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2010 Issue No. 1

A M AG A Z I N E F O R A I R L I NE EX ECUTIVES

Ta k i n g

y o u r

airline

t o

new

hei ght s

World’s Happiest Airline A Conversation With … Enrique Beltranena, Volaris Chief Executive Officer and Managing Director Page 10.

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Afriqiyah Airways knows when and where to expand

© 2010 Sabre Inc. All rights reserved.

32 Significant improvements to air traffic control systems

80 Effectively diagnosing MRO issues and prescribing solutions

wearelistening@sabre.com


ASCEND I PROFILE

Enjoying The Tailwind While other carriers in Africa have struggled during difficult times, Afriqiyah Airways has been able to ride the storm out time and time again. It stays true to its objective of linking Africa’s cities together without making its passengers suffer through lengthy layovers, it takes advantage of modern technology, and it knows just when and where to expand in support of future growth and ongoing success. By Lynne Clark | Ascend Staff

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Photos: Afriqiyah Airways

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oman philosopher Seneca said, “Luck is when preparation meets opportunity.” According to that definition, Afriqiyah Airways has been “lucky.” While airlines worldwide have been slashing flights to match dropping demand during the ongoing global recession, Afriqiyah is among the handful of African airlines that have bucked the trend. Instead of slashing flights, the carrier is looking beyond regional expansion and is eyeing more lucrative international destinations. The nine-year-old, state-owned carrier flies once a day between Libya’s capital city, Tripoli, and Benghazi and has no plans to add more domestic routes. Currently, it has direct flights between Tripoli and 17 destinations in north, west and central Africa and the Middle East as well as to European destinations such as Paris, Brussels, London, Rome and Amsterdam. When it was formed, Afriqiyah had hopes to become Africa’s favorite airline, as spelled out in its corporate mission “to link the African countries directly with one another, without the need to suffer through the long connecting flights from Africa and Europe and then back to Africa again.” Afriqiyah Chief Executive Officer Rammah Ettir told reporters last year the airline has largely accomplished that goal. “We have made Tripoli a gateway to and from Africa, shortening routes from Europe and then developing the network to cover a considerable number of African destinations, which will be further extended to Asia and North America,” he said. The most immediate new route extension planned by the airline is to Beijing and Guangzhou, China. In the future, Afriqiyah Airways also plans to introduce new services to Leon and Milan and hopes to expand to the United States — particularly New York’s John F. Kennedy International Airport and Houston, Texas, which has headquarters for many U.S. oil companies. Afriqiyah Airways began positioning itself for international expansion in 2006.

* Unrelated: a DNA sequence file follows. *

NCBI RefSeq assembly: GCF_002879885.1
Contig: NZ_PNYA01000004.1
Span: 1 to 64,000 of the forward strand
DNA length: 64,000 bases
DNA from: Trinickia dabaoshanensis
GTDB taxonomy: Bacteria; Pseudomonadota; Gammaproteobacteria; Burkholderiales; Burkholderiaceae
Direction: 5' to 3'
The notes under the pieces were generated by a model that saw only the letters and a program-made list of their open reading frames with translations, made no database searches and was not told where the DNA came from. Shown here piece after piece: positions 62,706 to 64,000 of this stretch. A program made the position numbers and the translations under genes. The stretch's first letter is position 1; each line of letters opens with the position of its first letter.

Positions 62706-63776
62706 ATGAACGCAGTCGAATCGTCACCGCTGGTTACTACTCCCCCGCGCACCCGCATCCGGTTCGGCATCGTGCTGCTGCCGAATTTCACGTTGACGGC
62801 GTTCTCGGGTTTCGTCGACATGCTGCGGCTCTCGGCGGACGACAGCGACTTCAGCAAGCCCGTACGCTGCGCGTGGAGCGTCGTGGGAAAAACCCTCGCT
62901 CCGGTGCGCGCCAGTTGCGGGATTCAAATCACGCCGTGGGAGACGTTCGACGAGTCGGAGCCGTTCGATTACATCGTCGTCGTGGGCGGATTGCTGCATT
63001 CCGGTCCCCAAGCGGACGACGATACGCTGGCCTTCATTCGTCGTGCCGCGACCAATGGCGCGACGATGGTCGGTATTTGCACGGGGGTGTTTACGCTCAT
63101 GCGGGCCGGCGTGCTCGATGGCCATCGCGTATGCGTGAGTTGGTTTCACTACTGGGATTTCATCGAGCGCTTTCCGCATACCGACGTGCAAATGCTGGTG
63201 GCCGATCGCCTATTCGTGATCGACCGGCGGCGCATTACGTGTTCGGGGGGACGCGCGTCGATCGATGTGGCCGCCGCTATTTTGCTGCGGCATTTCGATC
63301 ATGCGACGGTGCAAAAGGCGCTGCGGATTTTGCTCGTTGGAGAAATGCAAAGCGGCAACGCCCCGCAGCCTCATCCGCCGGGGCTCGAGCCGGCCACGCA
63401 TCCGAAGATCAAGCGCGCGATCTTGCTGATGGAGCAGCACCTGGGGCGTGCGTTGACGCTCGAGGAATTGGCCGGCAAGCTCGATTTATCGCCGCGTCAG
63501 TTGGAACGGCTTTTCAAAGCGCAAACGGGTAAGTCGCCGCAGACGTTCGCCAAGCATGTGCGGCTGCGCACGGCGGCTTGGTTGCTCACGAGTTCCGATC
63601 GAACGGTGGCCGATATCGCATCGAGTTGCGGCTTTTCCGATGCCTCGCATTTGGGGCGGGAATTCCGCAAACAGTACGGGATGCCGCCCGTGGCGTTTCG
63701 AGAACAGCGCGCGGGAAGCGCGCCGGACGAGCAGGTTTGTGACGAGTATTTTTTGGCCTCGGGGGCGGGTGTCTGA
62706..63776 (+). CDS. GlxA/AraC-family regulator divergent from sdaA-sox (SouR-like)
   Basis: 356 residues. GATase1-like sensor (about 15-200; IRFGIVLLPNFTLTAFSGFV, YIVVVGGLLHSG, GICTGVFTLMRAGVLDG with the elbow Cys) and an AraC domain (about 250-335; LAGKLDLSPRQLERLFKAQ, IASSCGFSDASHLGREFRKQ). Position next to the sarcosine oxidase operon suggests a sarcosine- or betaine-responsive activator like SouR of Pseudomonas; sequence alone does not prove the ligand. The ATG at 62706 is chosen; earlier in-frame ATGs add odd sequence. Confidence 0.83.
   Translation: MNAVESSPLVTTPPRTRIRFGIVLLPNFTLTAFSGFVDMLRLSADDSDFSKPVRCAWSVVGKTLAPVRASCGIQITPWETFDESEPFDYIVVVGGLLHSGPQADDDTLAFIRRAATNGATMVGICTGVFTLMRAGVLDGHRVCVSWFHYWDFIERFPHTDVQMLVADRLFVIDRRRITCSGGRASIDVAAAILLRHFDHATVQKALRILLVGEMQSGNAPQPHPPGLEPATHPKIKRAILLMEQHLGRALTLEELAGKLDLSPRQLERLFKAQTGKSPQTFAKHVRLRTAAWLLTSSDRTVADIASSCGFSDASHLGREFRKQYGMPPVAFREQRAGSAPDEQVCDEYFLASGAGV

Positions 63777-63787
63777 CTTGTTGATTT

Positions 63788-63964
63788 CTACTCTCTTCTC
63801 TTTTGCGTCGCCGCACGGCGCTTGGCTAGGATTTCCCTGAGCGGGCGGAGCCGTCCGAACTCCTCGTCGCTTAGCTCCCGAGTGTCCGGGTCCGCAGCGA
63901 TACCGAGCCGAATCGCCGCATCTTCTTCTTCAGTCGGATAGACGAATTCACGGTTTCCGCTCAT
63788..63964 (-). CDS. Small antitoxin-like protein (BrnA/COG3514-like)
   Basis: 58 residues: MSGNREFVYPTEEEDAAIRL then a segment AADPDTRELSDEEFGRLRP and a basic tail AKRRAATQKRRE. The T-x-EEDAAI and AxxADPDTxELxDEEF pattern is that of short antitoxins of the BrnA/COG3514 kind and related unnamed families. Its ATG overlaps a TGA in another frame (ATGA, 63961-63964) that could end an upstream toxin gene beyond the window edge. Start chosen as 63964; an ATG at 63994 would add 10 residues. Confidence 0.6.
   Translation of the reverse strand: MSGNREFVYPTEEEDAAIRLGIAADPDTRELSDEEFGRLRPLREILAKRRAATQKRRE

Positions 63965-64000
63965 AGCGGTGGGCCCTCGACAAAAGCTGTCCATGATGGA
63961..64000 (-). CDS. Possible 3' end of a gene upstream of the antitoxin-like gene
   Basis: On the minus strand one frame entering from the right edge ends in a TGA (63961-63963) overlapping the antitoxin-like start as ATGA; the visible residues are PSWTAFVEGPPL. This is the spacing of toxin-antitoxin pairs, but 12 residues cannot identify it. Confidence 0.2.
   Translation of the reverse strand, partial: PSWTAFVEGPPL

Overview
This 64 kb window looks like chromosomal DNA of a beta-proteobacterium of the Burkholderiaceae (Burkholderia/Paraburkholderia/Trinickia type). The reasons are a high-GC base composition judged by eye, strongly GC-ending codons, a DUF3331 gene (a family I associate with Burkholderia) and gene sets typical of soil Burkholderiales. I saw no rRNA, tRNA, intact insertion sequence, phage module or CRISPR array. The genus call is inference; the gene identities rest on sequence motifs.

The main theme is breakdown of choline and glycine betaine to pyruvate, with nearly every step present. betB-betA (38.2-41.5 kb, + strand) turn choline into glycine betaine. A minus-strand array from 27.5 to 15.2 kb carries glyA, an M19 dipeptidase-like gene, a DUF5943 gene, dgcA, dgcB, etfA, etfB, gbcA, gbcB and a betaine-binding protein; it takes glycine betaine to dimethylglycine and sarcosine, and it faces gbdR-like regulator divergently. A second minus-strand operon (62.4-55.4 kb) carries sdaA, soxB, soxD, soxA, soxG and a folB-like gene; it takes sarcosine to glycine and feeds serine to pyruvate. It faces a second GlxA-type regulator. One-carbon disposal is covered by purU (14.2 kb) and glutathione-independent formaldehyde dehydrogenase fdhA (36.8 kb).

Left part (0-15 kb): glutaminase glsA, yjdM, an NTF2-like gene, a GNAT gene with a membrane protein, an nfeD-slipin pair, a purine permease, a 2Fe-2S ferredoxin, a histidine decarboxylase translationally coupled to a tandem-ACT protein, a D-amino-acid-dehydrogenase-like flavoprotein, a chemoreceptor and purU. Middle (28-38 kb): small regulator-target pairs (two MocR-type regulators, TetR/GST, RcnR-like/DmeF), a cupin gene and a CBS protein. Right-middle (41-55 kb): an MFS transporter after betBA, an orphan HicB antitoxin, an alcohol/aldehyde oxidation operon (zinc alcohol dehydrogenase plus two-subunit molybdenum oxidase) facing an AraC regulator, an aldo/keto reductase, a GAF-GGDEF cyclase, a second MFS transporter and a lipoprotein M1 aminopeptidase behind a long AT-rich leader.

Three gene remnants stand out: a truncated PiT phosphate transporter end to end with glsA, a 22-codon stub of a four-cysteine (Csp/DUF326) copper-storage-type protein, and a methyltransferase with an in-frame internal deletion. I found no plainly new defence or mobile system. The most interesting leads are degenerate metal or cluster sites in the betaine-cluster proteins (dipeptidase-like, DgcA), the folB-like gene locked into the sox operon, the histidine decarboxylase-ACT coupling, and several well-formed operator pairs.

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Afriqiyah Airways planes are painted in red, green, yellow and black (Africa’s traditional colors), with the numbers 9.9.99, referring to the birth date (Sept. 9, 1999) of the African Union.

The carrier signed a memorandum of understanding for the acquisition of six Airbus A320s and three A319s, plus an option for three A330-200s. It has already taken delivery of three A319s, and has deployed them on the new Dubai route. Two of the three A330s were also delivered last year and used to inaugurate new routes to Dhaka, Johannesburg and Kinshasa. At the time Afriqiyah was expanding its route service, executives realized the

old reservations system was outdated and began searching for a new technology partner. In 2005, the airline partnered with Sabre Airline Solutions ® and chose components within SabreSonic ® Customer Sales & Service to effectively manage its travelers and distribution channels. “Afriqiyah was aiming to implement a state-of-the-art solution for its commercial functions, and the technology from Sabre Airline Solutions was the right choice,”

According to Afriqiyah Airways director of commercial operations, Khaled Sawese, the collaboration with Sabre Airline Solutions was critical in helping the carrier gain efficiencies and grow revenues.